Hello, friends. I am planning to redesign/organize/de-clutter my bedroom this summer. I feel very overwhelmed by this task (which I have been trying to attack for YEARS), and I am unsure of how to go about this. I am hoping (and really feel like it is possible) for this to be a fun project, but I don’t really know how to make it so?! —ED, 15, Washington, D.C.
ED from D.C., this can totally be a fun project, and not just that: It might even make you feel great—IF you are the kind of person who is happier and more at ease living in a room that is on the sparser side. I am that kind of person, but I didn’t always know it. I used to be supremely messy, to the point that my mom was once horrified to find something in my room—buried beneath a mountain of sweaty basketball-practice clothes, magazines, and general detritus—that was a legitimate biohazard. (I won’t say what because this is the internet, and I don’t want that thing and my name to be connected through Google.) I was ordered to clean the place up, a task that I loathed because it wasn’t just a chore. It was a consuming, anxiety-inducing time-suck. The reason was that I had way, way, way way way too much stuff; I mention all of this because I’m guessing that you may also have more stuff than you really want or feel comfortable around, and that its volume is what is overwhelming you. So the first, possibly most painful, leg of this journey will be to get rid of as much as you can stand to get rid of.
Start by clearing your room of the actual garbage items. Put old homework papers and gross empty coffee cups and trash like that in a bag and throw it out. Take dirty dishes to the kitchen, then wash them or put them in the dishwasher, ’cause it’s the right thing to do. Put all your smelly clothes in a pile, and take them to the laundry. This is all going to be boring as HECK, so listen to a podcast or some music (ABBA usually helps me cheerfully charge through mindless tasks). After that’s done, take a break! Watch a movie, or even sleep on it, because what’s next is the hardest part, and that’s deciding what you can and cannot live without.
There’s a well-known Japanese organization expert named Marie Kondo who wrote a book about tidying up. I skimmed it earlier this year to see if her organizational philosophy aligned with mine, and for the most part it does. For maximum results, she recommends culling objects by category. Go through all your clothes first and decide what to keep, and what to donate. When clothes are out of the way, do the same thing with your books; then papers; then miscellany like DVDs, wind-up toys, washi tape, what have you; and finally mementoes like photos, homemade presents, school-play programs, et cetera. Don’t leave the bags or boxes of castoffs in your room—take ’em to the thrift or charity shop that day, or at least that week. Otherwise before you know it, it’s return to disorderly start.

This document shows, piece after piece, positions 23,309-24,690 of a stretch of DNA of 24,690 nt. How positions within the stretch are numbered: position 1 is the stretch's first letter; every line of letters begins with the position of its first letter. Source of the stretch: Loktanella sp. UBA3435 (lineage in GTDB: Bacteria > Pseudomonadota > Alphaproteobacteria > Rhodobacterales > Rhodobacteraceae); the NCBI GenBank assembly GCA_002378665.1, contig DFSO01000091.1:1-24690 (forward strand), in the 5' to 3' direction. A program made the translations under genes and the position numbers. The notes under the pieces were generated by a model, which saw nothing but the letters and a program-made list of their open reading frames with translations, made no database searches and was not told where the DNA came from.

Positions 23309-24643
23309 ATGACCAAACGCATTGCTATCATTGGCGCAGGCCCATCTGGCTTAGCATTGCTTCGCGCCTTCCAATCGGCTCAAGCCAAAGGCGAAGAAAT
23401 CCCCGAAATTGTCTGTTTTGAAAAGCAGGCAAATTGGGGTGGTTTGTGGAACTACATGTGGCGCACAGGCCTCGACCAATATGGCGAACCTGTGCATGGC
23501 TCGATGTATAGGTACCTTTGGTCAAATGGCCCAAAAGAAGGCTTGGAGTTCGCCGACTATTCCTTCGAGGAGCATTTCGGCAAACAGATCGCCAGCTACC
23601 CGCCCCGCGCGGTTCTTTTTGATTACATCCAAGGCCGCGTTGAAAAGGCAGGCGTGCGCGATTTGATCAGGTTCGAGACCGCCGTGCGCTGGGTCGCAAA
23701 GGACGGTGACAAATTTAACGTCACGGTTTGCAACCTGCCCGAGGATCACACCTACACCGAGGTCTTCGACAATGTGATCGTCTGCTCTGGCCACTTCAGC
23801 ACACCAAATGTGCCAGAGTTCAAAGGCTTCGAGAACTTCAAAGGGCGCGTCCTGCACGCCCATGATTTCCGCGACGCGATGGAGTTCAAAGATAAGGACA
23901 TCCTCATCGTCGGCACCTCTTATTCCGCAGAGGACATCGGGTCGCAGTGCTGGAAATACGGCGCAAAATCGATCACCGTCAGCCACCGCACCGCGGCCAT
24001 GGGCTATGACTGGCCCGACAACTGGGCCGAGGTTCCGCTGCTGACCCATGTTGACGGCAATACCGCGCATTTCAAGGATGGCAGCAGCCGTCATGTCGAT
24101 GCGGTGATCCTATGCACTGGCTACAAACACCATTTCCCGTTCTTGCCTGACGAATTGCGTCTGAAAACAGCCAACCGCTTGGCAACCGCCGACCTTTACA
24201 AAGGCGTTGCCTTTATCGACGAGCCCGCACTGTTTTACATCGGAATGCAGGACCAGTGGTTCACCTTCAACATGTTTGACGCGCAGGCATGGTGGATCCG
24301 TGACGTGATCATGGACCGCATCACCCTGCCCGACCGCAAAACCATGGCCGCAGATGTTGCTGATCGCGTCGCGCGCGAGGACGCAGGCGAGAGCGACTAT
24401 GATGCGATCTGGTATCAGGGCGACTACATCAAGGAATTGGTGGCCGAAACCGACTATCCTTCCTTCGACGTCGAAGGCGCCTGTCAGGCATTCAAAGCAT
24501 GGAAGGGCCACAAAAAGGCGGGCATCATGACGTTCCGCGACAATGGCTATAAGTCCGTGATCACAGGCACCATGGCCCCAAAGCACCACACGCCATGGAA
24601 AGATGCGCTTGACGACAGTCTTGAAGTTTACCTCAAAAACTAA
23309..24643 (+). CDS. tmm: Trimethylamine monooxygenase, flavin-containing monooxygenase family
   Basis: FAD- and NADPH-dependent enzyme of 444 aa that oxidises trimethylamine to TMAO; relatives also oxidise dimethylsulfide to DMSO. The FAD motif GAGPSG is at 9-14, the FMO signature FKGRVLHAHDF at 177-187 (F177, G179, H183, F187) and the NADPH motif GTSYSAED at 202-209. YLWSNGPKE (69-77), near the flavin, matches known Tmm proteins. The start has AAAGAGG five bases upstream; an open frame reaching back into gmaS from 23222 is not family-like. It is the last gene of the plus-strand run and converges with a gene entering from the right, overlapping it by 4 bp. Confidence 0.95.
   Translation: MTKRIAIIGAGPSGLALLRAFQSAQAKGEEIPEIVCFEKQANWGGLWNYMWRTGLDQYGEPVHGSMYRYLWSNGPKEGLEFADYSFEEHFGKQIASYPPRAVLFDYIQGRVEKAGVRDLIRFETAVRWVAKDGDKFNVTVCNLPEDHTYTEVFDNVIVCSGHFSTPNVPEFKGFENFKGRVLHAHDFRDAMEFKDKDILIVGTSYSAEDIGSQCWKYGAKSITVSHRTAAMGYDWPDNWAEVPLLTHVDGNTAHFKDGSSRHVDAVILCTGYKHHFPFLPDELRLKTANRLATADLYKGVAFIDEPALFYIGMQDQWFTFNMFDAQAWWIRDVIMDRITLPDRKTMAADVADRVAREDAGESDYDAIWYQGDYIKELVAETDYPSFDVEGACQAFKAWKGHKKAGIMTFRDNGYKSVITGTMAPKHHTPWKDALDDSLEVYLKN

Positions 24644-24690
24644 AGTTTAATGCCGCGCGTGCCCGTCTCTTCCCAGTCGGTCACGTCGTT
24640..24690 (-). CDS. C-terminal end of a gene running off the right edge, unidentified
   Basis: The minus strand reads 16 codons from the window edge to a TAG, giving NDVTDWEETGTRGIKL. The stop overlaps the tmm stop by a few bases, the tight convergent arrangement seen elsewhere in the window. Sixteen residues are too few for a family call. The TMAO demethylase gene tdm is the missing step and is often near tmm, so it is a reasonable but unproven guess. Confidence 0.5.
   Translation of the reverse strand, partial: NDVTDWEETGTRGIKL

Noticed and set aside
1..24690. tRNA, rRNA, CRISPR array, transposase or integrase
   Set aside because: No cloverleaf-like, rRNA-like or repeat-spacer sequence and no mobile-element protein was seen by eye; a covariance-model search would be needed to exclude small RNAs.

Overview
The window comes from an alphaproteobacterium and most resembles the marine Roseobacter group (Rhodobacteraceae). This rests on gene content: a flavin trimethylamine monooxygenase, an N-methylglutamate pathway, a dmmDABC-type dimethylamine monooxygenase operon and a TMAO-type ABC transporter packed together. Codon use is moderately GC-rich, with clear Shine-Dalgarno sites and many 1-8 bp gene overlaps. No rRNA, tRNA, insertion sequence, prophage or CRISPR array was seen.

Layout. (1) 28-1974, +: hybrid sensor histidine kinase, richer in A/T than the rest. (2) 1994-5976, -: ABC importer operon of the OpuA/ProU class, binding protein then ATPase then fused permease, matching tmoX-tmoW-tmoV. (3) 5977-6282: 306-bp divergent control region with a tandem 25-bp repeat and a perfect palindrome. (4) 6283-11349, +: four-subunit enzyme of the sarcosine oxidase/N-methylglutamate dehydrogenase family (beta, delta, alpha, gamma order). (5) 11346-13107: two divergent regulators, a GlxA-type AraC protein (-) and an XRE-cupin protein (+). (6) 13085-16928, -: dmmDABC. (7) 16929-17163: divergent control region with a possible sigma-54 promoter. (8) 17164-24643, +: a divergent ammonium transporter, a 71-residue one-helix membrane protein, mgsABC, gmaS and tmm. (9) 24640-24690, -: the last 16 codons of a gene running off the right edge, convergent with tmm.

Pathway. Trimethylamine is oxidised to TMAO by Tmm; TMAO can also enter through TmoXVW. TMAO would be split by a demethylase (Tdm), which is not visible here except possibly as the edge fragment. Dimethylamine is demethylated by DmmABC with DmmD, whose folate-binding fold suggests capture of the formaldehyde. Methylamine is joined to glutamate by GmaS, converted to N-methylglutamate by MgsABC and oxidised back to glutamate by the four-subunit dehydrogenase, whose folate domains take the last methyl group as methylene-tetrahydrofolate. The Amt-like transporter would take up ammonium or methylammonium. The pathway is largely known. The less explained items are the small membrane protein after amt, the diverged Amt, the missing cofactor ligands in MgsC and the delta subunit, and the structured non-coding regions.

The thing is, how do you decide what to keep and what to get rid of? Marie K.’s advice is practically mythological, in that it contains sound moral lessons for anyone, anywhere, at any time in history. If you pick up an object and it “sparks joy,” you should keep it. If it doesn’t, you should get rid of it. When in doubt, concentrate on what you want to keep, rather than what you want to get rid of. WHAT?! Like a myth, this approach can be an EMOTIONALLY DRAINING MINDBENDER when you’re living it, so be patient with yourself. Take some more breaks if you need them. Walk around the block and buy a seltzer. Have a fresh box of Chips Ahoy! nearby. You can do this.
Once you get rid of everything you don’t need/want/care about, the best/fun part starts. What’s left is you—the material objects that actually speak to who you are, and the parts of who you used to be that are important enough to hold on to, at least for now, maybe forever. Despite my messy, hoarding years, what I eventually figured out about my relationship to stuff was this (I don’t even care if this sounds trite, or like a radically liberal or radically conservative dad is saying it, because it’s still true): I love freedom more than I love things, and the things I have around me make me feel free because they make me feel like myself. When I start from there, nothing really needs to be organized, or Pinterest-boarded into aesthetically pleasing me, because deciding where it goes is a loving and creative act that only I can do for me, and I have the rest of my life to do it. When I wake up in the morning and look around, I feel very much that I am living in my own world. It’ll take some work and maybe some (hopefully low-level) anguish as you clear the space, but you’re living in your own world, too, and I promise that it’s worth the effort. —Lena